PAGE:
RTL Utility

RTL Utility is a tool for measuring the Round Trip Latency of your Digital Audio Workstation (DAW) and audio interface. The utility is used for low latency performance testing by system builders, reviewers, device manufacturers and at dawbench.com.

When your DAW sends data to your audio interface for playback, it doesn’t send a continuous stream of data one bit at a time. What it does is fill up a section of RAM called a buffer and sends that in a single message when it is ready. Before sending the next message it has to fill the buffer again. This wait time introduces a latency, or delay, between something happening in your DAW and when you actually hear it.

While you are recording, the audio interface buffers and sends data to your DAW in a similar fashion. This introduces latency into your recordings.

If you send a signal from your DAW, out through the audio interface and back in via a loopback patch, then there will be a round trip latency which is the sum of the output and input delays. This is the RTL.

You'll need a physical loopback patch to measure RTL

RTL Utility is free for use, however if you would like to contribute towards its development, then you are most welcome to do so!

Page contents



User guide (PDF)

Version Date Builds Changes
1.0.8 28‑January‑2024
  • Prevent ghost measurements when inputs are floating
  • Added binaries for Ubuntu 22.04 and Raspberry Pi 4 (see Linux dependencies)
  • 10‑March‑2024: the macOS file has been replaced with a version which corrects issues with microphone permissions and backward compatibility to macOS 10.13 (High Sierra). You may need to refresh your browser cache as the file name has not been changed.
1.0.7 03‑June‑2023
  • Windows: bugfix to avoid crashes when initialising ASIO drivers based on PortAudio (FlexASIO, KoordASIO)
  • Added spinner while initialising audio devices on app launch
1.0.6 22‑Jan‑2023
  • Added extended mode measurements (can test latencies up to ~5 seconds)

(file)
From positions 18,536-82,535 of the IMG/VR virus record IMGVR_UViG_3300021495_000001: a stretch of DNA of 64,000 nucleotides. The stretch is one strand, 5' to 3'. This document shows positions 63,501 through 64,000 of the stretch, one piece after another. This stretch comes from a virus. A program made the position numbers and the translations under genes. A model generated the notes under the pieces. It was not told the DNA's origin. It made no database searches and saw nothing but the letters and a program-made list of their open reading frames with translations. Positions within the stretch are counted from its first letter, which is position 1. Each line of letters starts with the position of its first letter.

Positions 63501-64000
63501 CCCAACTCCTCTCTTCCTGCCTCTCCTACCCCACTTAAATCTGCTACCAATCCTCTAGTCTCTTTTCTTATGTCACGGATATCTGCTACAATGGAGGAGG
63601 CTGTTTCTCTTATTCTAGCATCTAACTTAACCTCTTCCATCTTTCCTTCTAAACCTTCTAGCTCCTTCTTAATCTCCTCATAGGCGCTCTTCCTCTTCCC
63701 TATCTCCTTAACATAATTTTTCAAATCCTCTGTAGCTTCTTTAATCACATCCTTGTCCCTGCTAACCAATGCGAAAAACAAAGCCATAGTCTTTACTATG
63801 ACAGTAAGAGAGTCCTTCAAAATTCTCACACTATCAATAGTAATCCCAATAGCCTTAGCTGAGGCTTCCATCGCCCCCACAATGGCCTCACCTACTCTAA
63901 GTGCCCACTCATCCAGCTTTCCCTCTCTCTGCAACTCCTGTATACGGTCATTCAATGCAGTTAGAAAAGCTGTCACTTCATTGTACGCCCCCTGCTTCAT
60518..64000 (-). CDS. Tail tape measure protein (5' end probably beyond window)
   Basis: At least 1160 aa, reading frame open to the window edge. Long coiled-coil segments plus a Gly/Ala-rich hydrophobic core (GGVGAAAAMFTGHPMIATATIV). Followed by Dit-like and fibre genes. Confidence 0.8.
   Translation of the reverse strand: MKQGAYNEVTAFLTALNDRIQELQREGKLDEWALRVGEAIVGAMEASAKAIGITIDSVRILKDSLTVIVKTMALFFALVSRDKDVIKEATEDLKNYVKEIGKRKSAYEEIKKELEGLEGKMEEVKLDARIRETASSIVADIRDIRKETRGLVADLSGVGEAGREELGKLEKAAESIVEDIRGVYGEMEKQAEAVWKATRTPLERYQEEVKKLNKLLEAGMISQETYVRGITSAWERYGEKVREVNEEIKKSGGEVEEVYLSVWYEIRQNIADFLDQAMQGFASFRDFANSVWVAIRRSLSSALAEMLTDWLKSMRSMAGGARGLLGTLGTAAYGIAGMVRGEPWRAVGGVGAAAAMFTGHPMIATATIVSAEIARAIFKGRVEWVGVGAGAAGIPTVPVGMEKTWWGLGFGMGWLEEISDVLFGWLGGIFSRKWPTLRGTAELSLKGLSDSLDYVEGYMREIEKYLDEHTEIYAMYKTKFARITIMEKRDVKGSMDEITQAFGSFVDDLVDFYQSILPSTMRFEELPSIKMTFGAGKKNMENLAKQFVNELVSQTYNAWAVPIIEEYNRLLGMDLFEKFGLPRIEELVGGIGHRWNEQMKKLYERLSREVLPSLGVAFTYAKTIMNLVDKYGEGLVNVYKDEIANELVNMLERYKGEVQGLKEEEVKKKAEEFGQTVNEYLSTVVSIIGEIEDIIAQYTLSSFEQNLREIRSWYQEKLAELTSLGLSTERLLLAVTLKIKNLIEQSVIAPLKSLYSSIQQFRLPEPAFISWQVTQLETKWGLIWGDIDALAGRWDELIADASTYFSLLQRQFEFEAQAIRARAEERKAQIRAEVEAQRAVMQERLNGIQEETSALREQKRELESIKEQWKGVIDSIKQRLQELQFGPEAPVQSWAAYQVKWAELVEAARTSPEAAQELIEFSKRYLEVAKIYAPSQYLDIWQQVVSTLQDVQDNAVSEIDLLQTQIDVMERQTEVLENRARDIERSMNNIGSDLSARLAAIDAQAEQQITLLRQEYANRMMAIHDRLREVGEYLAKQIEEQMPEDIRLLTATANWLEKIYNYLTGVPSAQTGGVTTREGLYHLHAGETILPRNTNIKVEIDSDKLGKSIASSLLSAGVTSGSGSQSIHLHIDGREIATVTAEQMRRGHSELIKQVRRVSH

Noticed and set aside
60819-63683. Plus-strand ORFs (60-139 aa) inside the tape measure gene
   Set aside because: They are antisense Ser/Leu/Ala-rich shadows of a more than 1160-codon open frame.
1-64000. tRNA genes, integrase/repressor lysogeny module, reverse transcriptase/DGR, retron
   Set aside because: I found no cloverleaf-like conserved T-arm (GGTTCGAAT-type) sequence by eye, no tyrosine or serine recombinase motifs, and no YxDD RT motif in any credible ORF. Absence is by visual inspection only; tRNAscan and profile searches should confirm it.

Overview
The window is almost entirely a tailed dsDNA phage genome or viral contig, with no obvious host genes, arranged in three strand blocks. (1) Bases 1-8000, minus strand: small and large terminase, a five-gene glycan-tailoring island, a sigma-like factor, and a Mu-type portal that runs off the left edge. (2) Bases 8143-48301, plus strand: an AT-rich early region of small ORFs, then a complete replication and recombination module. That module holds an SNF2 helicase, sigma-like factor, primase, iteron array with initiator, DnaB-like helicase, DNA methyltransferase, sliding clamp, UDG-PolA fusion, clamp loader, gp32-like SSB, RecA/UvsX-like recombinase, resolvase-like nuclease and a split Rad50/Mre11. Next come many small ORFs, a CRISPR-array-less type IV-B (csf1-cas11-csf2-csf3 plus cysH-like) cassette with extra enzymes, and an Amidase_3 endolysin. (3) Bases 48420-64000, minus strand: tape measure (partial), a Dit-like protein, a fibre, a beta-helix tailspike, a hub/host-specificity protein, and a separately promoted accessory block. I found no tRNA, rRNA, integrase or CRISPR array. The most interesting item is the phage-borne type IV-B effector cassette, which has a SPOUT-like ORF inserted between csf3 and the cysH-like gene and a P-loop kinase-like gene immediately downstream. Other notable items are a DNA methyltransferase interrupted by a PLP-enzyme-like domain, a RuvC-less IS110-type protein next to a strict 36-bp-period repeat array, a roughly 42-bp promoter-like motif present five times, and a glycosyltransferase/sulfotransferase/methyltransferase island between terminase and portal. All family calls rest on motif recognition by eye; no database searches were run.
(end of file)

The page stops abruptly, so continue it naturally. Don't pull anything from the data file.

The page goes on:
• macOS fix for deselecting anything but last channel
1.0.5 08‑Nov‑2022
  • Windows excecutables are now signed by Oblique Audio
  • macOs app is now signed by Andrew Jerrim and distributed as a notarized dmg
  • App launch times reduced by delaying initialisation of AudioDevices
  • CSV export button added to log tab
  • macOS: accuracy of reported latency improved for built-in devices (no change to measurements)
  • macOS: tweaked how latency components are formatted in RTL tooltip and added extra columns to log table
  • Windows: ASIO fix for some Denon DJ interfaces
1.0.4 24‑Apr‑2022
  • Added a column for user notes to the log table (double click to edit)
  • Better detection of sample rate changes from device's own control panel (or from Audio & Midi settings on macOS)
  • Test now fails and aborts if device is reconfigured externally
  • More informative notifications when test signal not detected
  • Improved font rendering on lower resolution monitors
  • Fixed issue with initial sort order of log table
  • Styling tweaks
1.0.3 30‑Dec‑2021
  • Fixed bug causing crashes when trying to select WASAPI (Windows Audio) devices
1.0.2 18‑Nov‑2021
  • Fixed issue where some devices would have incorrect measurements for buffer sizes larger than 2048 samples
  • Fixed issue where the clear log buttons had no effect - sorry about that!
1.0.1 10‑Nov‑2021 Bug fix for MOTU M4 devices enabling them to test at other sample rates
1.0.0 02‑Oct‑2021 New features